Consumer Alert: How to Avoid Becoming a Victim of Tax Fraud When Having 2012 Taxes Professionally Prepared – a GoBankingRates.com Report

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As taxpayers hire tax professionals to prepare their 2012 returns, some will ultimately find they have become the victims of accounting fraud. Top online personal finance resource http://www.GoBankingRates.com investigates the warning signs of a professional who commits tax fraud and provides a guide to avoiding this rare but damaging predicament.

Tax Fraud

Tax Fraud

When you sign your tax return, you're personally guaranteeing that everything is accurate and true. Even if it was your accountant who made a mistake and not you, in the eyes of the IRS, you're ultimately responsible.

With tax season in full swing, more than half of taxpayers will turn to professional accountants to have their 2012 returns prepared, according to MainStreet.com's "5 Signs You've Got a Lousy Tax Preparer." However, while most are honest and hardworking, not all tax professionals operate according to the law. Go Banking Rates investigated how consumers can avoid unknowingly committing tax fraud by hiring an unscrupulous accountant.

Go Banking Rates found several strategies that consumers can use to ensure they have hired a legitimate tax preparer and avoid instances of tax fraud.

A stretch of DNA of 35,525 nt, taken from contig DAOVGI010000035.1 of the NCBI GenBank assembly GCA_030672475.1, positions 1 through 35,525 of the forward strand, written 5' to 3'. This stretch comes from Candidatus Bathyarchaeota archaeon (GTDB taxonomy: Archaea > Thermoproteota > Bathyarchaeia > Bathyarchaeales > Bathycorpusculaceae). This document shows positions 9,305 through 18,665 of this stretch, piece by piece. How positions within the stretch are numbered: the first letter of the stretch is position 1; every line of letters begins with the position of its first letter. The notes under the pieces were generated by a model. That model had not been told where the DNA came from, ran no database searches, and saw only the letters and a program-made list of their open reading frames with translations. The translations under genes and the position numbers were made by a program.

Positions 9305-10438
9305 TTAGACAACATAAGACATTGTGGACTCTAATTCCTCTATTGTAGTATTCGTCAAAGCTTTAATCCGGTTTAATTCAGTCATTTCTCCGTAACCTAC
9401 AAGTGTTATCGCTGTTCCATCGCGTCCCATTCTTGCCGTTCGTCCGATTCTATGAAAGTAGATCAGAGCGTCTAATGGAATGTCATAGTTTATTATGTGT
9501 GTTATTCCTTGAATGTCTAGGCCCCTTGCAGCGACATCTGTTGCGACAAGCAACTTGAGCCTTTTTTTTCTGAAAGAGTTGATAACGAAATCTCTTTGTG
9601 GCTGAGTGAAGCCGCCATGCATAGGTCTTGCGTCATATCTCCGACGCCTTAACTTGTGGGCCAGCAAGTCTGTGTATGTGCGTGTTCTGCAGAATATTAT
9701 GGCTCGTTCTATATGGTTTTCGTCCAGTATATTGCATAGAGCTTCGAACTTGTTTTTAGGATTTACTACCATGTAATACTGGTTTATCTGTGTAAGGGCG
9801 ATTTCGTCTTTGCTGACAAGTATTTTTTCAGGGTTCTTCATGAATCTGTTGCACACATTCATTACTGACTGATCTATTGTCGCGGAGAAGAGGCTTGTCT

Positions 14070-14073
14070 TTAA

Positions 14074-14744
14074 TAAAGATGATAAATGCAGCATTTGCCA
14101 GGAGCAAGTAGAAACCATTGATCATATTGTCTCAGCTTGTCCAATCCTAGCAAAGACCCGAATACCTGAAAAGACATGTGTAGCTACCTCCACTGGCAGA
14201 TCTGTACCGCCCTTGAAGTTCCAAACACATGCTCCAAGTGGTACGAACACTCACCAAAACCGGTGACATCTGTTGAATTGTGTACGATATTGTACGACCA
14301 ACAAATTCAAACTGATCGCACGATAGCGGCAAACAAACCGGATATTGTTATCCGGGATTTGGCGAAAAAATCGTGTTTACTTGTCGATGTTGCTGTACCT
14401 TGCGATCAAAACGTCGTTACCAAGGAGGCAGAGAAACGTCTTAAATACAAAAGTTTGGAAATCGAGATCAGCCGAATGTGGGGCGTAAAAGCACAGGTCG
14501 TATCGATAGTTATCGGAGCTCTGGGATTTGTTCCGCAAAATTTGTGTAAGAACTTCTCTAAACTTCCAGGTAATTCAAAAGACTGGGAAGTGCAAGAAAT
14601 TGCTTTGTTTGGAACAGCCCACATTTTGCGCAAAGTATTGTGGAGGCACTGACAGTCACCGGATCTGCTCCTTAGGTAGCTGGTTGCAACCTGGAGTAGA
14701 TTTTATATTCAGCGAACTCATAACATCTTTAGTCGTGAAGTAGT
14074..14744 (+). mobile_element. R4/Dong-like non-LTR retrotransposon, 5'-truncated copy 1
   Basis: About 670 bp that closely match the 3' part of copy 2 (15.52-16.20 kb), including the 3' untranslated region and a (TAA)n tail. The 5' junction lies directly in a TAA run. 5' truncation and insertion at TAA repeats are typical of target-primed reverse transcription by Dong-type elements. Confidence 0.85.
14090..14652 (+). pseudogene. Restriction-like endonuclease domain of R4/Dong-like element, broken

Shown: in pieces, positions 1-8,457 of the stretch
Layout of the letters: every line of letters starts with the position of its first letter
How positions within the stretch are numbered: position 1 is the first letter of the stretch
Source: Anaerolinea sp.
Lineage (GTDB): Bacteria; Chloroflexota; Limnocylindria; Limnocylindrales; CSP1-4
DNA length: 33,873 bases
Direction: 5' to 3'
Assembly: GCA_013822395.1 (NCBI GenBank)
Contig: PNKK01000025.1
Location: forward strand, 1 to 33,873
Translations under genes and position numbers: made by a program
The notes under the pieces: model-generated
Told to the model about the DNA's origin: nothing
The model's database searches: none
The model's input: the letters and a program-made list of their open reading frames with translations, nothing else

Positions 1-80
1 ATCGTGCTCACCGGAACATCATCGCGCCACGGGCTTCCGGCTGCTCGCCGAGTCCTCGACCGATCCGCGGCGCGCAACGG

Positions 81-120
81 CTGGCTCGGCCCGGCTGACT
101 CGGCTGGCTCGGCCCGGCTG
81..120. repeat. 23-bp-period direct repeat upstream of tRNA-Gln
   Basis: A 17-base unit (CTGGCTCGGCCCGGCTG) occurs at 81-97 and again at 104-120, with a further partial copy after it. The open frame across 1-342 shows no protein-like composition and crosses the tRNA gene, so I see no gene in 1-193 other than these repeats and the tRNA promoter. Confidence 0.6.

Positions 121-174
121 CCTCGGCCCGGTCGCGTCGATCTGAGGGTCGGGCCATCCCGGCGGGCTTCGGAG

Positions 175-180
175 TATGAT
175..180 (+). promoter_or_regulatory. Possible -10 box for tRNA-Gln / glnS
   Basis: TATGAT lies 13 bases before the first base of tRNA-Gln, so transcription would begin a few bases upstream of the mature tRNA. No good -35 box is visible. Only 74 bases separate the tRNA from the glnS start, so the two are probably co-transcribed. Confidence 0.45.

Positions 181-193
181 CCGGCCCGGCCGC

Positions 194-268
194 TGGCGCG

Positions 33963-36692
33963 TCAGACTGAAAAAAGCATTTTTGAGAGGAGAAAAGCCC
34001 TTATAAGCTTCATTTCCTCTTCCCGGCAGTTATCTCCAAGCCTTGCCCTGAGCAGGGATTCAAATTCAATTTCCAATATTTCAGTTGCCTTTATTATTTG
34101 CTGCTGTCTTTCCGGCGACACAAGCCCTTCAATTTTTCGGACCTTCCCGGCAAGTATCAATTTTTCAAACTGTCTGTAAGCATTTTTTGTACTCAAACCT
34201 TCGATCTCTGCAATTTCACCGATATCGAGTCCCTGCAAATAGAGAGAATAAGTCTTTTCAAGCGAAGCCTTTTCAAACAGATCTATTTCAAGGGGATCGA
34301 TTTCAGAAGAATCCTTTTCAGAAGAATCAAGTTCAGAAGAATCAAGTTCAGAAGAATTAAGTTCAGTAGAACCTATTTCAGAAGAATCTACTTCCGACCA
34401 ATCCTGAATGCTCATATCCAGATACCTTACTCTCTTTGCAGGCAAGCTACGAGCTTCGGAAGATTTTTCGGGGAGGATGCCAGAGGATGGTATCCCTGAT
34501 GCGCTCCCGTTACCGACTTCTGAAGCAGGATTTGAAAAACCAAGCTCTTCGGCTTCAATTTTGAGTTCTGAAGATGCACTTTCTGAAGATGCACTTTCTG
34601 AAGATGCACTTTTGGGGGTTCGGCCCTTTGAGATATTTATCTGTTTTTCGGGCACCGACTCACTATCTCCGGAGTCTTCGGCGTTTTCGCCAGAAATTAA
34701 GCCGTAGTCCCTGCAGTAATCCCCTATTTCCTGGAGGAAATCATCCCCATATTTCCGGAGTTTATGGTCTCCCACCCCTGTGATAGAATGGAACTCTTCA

The first step is to identify the preparer's personal tax identification number (PTIN), which is required of all paid tax preparers. Additionally, all hired tax professionals should be engaged in ongoing education to keep up with evolving tax laws, and consumers are encouraged to inquire whether the tax preparer they hire up to date on training.

Further tips to avoid becoming a victim of accounting fraud include looking up the tax preparer with the Better Business Bureau and finding out if there are any complaints against the person, as well as emailing the IRS Office of Professional Responsibility at opr(at)irs(dot)gov to confirm that your tax preparer is in good standing.

"When you sign your tax return, you're personally guaranteeing that everything is accurate and true," explains Go Banking Rates managing editor, Casey Bond. "Even if it was your accountant who made a mistake and not you, in the eyes of the IRS, you're ultimately responsible."
Ms. Bond adds, "Hiring a reputable tax preparer will ensure that the information you submit to the IRS is correct."

View the full guide to avoiding tax fraud – including identifying warning signs – here.

For questions about this report or to schedule an interview with a Go Banking Rates editor, please use the contact information below.

About Go Banking Rates

GoBankingRates.com is a national website dedicated to connecting readers with the best interest rates on financial services nationwide, as well as informative personal finance content, news and tools. Go Banking Rates collects interest rate information from more than 4,000 U.S. banks and credit unions, making it the only online rates aggregator with the ability to provide the most comprehensive and authentic local interest rate information.

Contact:

Jaime Catmull, Director of Public Relations
GoBankingRates.com
JaimeC(at)GoBankingRates(dot)com
310.297.9233 x261

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